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Looking for Life

Looking for Life

This item is a print on demand title and will be dispatched in 1-3 weeks.

Hardback

£160.00

Publisher: Bloomsbury Publishing PLC
ISBN: 9780567042729
Number of Pages: 320
Published: 30/04/2005
Width: 15.6 cm
Height: 23.4 cm
Through exegetical studies of 1 Corinthians and Galatians, John Lewis shows how Paul synthesises theology and ethics - which interpreters frequently separate - as integrated aspects of Christian thinking and living. This fusion becomes evident in Paul's complex process of theological, moral reasoning that lies beneath the surface of his letters for which we have coined the phrase 'theo-ethical reasoning'. The book also examines how Paul encourages his churches to apply this theo-ethical reasoning in the community practice of spiritual discernment - a dialogical, comparative process of reasoned reflection on behaviour and experience. Through this practice of looking for life, community members are led by the Spirit as they reason together, attempting to associate the manifestations of new life with conduct that faithfully portrays Christ's self-giving pattern. This correlation of conduct with experience grounds Paul's own proclamation of Jesus Christ in word and deed. It also becomes the foundation for believers' faith and hope as they come to know Christ and experience the power of God. Thus, the book concludes that the practice of spiritual discernment by means of theo-ethical reasoning lies at the centre of Paul's religion.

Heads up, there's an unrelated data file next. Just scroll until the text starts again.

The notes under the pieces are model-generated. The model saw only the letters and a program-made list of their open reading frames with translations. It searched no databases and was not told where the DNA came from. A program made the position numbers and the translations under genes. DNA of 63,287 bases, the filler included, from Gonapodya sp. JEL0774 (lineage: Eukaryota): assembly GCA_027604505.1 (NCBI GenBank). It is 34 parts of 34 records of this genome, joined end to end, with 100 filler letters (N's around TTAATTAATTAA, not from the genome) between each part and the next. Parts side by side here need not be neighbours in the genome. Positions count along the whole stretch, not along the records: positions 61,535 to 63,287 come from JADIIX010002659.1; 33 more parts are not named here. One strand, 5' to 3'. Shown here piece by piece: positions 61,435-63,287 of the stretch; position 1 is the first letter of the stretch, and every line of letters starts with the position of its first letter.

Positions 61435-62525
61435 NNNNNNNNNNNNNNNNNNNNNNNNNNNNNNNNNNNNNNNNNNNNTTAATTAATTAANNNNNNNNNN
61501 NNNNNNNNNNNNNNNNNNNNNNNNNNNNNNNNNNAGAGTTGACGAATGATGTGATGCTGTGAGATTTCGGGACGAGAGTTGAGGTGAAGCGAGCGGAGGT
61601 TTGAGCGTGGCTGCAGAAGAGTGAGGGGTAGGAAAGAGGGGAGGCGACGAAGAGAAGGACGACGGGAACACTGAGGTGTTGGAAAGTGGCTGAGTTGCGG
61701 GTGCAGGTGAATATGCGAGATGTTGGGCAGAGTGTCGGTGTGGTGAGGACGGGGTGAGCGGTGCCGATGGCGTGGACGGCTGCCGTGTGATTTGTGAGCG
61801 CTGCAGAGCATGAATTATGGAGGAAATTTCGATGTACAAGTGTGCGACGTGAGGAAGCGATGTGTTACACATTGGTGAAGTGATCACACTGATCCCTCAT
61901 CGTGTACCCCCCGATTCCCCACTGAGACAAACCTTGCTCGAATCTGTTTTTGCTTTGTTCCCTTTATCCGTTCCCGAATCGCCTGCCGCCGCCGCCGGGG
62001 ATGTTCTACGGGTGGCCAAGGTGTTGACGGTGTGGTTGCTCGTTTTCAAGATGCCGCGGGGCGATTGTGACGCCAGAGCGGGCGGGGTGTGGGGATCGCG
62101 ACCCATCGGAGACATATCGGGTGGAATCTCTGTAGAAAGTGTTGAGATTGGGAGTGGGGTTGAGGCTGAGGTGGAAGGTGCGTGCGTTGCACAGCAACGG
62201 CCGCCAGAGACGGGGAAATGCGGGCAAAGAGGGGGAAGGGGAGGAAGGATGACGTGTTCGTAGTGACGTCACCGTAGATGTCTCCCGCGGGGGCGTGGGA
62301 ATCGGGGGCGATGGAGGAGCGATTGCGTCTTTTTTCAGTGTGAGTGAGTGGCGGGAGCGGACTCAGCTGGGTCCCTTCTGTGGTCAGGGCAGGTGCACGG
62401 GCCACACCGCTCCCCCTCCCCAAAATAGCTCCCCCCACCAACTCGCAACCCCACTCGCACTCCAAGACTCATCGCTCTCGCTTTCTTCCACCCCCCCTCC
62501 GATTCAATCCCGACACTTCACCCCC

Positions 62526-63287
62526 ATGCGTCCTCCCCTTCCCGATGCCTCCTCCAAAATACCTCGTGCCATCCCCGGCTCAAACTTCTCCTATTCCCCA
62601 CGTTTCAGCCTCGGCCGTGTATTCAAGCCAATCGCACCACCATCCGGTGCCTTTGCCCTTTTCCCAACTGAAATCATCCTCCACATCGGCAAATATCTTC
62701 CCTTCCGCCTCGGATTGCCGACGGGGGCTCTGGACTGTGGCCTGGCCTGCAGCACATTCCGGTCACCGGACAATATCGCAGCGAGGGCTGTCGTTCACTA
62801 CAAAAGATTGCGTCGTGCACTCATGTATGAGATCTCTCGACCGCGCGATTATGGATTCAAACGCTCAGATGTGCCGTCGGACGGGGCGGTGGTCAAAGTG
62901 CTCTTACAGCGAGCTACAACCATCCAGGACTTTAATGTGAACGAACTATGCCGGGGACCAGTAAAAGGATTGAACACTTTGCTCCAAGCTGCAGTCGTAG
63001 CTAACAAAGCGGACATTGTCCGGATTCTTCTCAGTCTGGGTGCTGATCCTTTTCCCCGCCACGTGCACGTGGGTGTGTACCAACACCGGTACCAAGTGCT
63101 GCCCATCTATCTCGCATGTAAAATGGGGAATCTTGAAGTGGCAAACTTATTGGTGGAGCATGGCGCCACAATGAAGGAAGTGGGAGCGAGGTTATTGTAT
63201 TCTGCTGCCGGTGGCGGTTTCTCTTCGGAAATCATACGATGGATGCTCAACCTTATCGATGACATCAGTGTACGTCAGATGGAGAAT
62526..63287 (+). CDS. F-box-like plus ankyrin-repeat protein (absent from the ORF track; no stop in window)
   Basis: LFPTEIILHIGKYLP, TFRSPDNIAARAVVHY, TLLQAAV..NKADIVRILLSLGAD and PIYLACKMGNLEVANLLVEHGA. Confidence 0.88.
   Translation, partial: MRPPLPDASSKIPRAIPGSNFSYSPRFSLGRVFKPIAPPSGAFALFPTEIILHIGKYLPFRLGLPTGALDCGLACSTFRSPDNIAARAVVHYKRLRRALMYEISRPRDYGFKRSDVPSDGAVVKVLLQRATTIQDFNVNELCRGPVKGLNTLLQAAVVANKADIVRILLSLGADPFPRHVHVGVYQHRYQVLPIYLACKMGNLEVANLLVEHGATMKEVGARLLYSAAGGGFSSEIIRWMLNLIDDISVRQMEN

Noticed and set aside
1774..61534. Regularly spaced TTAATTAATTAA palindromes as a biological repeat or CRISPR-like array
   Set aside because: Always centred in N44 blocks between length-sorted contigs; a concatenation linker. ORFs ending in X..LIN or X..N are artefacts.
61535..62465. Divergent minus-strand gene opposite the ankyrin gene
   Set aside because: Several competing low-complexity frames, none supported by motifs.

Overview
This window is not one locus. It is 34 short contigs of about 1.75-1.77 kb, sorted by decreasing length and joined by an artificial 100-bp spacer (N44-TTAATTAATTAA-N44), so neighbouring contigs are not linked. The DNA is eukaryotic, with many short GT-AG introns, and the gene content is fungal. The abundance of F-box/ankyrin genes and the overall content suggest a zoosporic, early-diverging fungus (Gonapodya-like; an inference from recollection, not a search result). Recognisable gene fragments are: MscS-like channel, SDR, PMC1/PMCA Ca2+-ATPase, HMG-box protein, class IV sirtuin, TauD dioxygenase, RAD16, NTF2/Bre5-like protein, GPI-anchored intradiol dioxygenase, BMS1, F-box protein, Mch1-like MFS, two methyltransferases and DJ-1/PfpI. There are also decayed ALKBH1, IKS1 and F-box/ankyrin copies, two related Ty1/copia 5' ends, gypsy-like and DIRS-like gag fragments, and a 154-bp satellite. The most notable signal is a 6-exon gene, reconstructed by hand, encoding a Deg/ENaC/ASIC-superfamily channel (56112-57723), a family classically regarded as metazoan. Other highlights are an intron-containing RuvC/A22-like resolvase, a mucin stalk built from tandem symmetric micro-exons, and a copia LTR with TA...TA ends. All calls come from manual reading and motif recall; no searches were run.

John G. Lewis

In varied teaching positions in the church, university, and seminary, the John G. Lewis integrates his experience as lawyer, New Testament scholar, and Episcopal priest to help people correlate faith and scripture with their experiences of ministry in daily life.

"While Lewis correctly identifies "cruciformity" as the new behavioral paradigm for life, he goes too far in arguing that practicing spiritual discernment by engaging in theo-ethical reasoning is "the means by which believers unceasingly battle against6 sin throughout their lives, obtain forgiveness of sins, and avoid the imputation of sin for eternal condemnation" (p. 8)...Whether Lewis intends theo-ethical reasoning and cruciform acts to be the means for obtaining or only maintaining salvation, this non-Pauline perspective surely amounts to a works-salvation. Lewis has set aside one work for another, abandoning works of the law in favor of works of cruciformity...Having examined only two of Paul's letters, even two very different letters, it is inappropriate to argue that a certain pattern of reasoning is the Pauline norm..." -David Hutchinson, Bulletin for Biblical Research 18.2, 2008--Sanford Lakoff

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